Ask Amy: Loyalty points don’t come with freelance work
Dear Amy: I did some contract work for a large corporation for three months last year, helping them to finish a large project. Two weeks after starting there, I received a better offer from another company. This offer had the possibility of going full time. I turned the offer down because I had already made a commitment, and my boss would’ve been in a bind if I had left. I told my boss about this and she thanked me for sticking around. People praised my work and my boss gave me a favorable review.
Months later I applied for a full-time position with her company in another department, but I couldn’t get past the human resources screener. My former boss ignored my emails asking her about this position, as well as my request to use her as a reference. Out of all the people I worked with at her company, she’s the only one who refused a LinkedIn connection.
Should I send her an email, asking what’s going on, and why the change of attitude?
I’ve had other situations where I’ve received a better offer shortly after starting a new job, but loyalty is important to me and I always honor my commitments. It’s a shame that others don’t reciprocate. — The Contractor
Dear Contractor: If you are a freelance contractor, your reputation (and your paycheck) rests on you completing the task for which you were hired. Presumably, in accepting an assignment you have also tacitly agreed to a contract specifying the scope of the assignment. Leaving before you are done to accept a better-paying freelance gig could lead you to being in breach. The exception to this would be if you were offered a full-time position elsewhere. If you couldn’t delay your start date, you might be forced to abandon your freelance assignment.
The reward for completing your assignment is that you were paid for the work you performed — not some imagined reciprocal arrangement where you are granted loyalty points for doing a good job.
That having been said, many a full-time position has grown from a freelance assignment, and you are smart to peruse and pursue opportunities at companies where you have worked.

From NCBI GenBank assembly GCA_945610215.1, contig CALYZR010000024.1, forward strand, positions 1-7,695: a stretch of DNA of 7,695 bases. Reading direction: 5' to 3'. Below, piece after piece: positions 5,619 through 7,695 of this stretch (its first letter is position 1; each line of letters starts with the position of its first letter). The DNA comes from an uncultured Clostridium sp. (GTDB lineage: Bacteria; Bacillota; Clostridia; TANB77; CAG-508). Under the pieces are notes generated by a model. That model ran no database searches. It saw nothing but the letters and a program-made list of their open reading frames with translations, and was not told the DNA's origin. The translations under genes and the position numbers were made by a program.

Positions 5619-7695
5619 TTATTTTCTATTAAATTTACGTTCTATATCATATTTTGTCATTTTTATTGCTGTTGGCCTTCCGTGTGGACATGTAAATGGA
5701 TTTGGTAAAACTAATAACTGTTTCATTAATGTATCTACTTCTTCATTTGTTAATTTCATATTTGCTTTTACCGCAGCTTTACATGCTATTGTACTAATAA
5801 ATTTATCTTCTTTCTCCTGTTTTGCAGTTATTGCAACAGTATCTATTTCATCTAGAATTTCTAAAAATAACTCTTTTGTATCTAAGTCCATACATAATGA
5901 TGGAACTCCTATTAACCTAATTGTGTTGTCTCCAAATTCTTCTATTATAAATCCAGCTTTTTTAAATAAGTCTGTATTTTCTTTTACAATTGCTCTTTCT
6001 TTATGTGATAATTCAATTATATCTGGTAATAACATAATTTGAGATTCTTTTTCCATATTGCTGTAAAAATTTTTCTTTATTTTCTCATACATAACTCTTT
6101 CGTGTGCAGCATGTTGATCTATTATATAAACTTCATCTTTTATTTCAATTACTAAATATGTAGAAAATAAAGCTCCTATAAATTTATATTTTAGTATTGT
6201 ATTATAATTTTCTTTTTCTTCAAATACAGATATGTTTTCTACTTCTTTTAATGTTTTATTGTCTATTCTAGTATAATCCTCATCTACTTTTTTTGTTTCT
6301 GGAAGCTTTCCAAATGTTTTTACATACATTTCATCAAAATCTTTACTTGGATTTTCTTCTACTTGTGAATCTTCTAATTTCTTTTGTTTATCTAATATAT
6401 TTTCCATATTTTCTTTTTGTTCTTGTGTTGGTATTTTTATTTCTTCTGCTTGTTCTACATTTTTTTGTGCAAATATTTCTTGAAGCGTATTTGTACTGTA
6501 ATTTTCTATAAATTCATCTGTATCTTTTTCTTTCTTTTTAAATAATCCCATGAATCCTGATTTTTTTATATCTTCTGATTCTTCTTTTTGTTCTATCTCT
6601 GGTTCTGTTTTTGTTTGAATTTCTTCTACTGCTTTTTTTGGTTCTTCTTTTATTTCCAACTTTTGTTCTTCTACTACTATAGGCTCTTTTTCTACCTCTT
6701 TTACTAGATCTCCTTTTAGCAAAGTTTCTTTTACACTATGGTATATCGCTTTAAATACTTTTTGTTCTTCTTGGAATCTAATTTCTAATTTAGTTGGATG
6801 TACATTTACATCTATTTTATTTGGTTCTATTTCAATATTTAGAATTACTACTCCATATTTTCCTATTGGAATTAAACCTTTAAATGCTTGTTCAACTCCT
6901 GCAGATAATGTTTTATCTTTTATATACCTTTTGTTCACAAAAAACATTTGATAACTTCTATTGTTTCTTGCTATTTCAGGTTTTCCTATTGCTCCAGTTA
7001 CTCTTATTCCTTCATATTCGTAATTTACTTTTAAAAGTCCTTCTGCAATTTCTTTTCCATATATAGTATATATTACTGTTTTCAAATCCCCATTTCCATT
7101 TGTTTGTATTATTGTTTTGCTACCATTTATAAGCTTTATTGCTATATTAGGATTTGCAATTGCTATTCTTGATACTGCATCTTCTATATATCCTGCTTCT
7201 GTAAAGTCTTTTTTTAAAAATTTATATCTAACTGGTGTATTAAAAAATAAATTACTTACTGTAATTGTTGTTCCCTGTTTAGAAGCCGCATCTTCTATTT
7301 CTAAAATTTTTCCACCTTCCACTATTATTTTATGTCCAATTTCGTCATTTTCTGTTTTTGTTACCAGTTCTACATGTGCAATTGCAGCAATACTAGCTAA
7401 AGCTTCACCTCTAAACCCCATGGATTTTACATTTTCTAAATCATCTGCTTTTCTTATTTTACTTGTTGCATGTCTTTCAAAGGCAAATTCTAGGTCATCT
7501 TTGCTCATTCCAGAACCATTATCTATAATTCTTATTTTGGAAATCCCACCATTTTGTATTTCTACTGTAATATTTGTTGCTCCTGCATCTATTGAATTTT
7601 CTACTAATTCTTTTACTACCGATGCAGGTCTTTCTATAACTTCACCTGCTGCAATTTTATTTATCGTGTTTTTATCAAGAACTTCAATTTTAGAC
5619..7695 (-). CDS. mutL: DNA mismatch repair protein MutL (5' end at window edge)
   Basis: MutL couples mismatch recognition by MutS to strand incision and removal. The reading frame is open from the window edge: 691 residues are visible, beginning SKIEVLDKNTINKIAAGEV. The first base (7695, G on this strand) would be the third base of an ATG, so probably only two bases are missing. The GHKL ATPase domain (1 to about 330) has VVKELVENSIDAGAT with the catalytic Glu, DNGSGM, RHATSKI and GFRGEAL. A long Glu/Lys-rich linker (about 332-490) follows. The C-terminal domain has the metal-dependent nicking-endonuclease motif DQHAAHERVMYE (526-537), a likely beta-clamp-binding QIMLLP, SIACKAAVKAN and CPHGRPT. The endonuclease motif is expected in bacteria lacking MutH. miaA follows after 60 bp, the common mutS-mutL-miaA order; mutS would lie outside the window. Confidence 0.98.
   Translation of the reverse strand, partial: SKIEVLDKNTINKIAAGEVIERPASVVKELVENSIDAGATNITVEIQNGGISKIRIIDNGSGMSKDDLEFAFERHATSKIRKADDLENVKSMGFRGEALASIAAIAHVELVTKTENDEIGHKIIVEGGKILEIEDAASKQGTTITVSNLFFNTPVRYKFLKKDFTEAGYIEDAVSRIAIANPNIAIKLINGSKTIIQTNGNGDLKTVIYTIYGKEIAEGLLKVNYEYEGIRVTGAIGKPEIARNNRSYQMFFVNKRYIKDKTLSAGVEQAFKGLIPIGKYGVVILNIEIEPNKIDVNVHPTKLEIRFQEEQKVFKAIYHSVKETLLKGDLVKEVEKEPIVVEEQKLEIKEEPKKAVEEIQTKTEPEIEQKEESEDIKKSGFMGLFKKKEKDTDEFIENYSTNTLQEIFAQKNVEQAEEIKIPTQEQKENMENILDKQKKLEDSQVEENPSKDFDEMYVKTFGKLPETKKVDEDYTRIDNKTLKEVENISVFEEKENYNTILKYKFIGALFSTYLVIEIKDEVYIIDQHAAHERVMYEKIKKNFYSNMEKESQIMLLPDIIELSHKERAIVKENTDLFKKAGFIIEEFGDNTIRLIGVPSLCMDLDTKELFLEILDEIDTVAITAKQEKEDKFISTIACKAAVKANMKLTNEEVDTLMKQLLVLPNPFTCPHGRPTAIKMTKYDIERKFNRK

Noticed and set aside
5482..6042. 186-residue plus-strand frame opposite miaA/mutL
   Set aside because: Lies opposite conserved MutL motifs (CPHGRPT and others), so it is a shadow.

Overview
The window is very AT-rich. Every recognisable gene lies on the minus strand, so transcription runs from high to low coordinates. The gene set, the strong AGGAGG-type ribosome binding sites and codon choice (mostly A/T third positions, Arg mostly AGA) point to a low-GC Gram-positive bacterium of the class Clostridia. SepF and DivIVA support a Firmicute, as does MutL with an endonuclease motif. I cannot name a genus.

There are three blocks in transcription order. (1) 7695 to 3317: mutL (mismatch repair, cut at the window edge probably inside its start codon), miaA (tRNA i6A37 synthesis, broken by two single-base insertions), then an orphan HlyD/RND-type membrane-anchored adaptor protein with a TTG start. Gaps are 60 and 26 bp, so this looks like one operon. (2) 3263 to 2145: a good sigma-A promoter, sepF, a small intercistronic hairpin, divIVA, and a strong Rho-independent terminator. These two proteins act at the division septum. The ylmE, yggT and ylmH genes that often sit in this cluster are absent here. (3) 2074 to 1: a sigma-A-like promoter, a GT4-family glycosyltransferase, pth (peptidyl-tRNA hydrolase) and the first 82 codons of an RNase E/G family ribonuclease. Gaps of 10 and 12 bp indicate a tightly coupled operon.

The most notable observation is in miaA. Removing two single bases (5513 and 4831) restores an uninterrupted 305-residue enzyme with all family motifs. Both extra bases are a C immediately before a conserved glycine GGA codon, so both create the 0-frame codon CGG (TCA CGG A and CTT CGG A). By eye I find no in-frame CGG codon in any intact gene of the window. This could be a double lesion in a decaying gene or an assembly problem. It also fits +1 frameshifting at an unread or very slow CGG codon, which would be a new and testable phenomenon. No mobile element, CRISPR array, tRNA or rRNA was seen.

Yes, you could send another email to this manager, but NO, you should not frame this like, “Why the change in attitude?”
In your email, refresh the manager’s memory about who you are, and say, “Sorry to be so persistent, but I’m interested in applying for a position in [name the department]. I’m having trouble getting past the first round, and wonder if you have any ideas or suggestions that might help me to reach the right person.”
Dear Amy: I’m 52 years old, and have come to the realization that I just don’t like my family.
We’re getting to the point at which we will have to visit with people, mostly family from both my and my husband’s side.
I don’t want to see anyone, and I feel childish about it, but I just don’t like these people, so how do I elegantly get out of going?
We’ve been able to use the “quarantining” response, but I think we’ll be in the green phase soon, and all bets are off. — Help!
Dear Help!: You don’t say why you don’t like your family (yours or his), but — given that you seem to not like a lot of people, you should at least spend some time in deep reflection to see if there are ways you contribute to the dynamic that you could perhaps change.
However, at the age of 52, you should not feel forced to spend time with anyone against your will. You could start by sorting out your genuine obligations (a family member’s illness, for instance), versus family pressure (you “having” to go home for Thanksgiving because you’ve always done so in the past).
You should also be brave enough to create distance without relying on a handy pandemic to relieve you of spending time with people you don’t like.
You don’t need excuses. If you are pressured to visit someone, you can say, “I just don’t want to do that right now.”
Dear Amy: I’m responding to the question from “Exasperated Mom,” who wondered how to motivate her teenagers to help around the house.
I told my teens they would have to do their own laundry. For 10 days, there were no clean clothes.
Finally, I heard the oldest say to his brother, “We’d better find out how to do this. I think she’s serious.” — Great Memory!
Dear Great: Wonderful.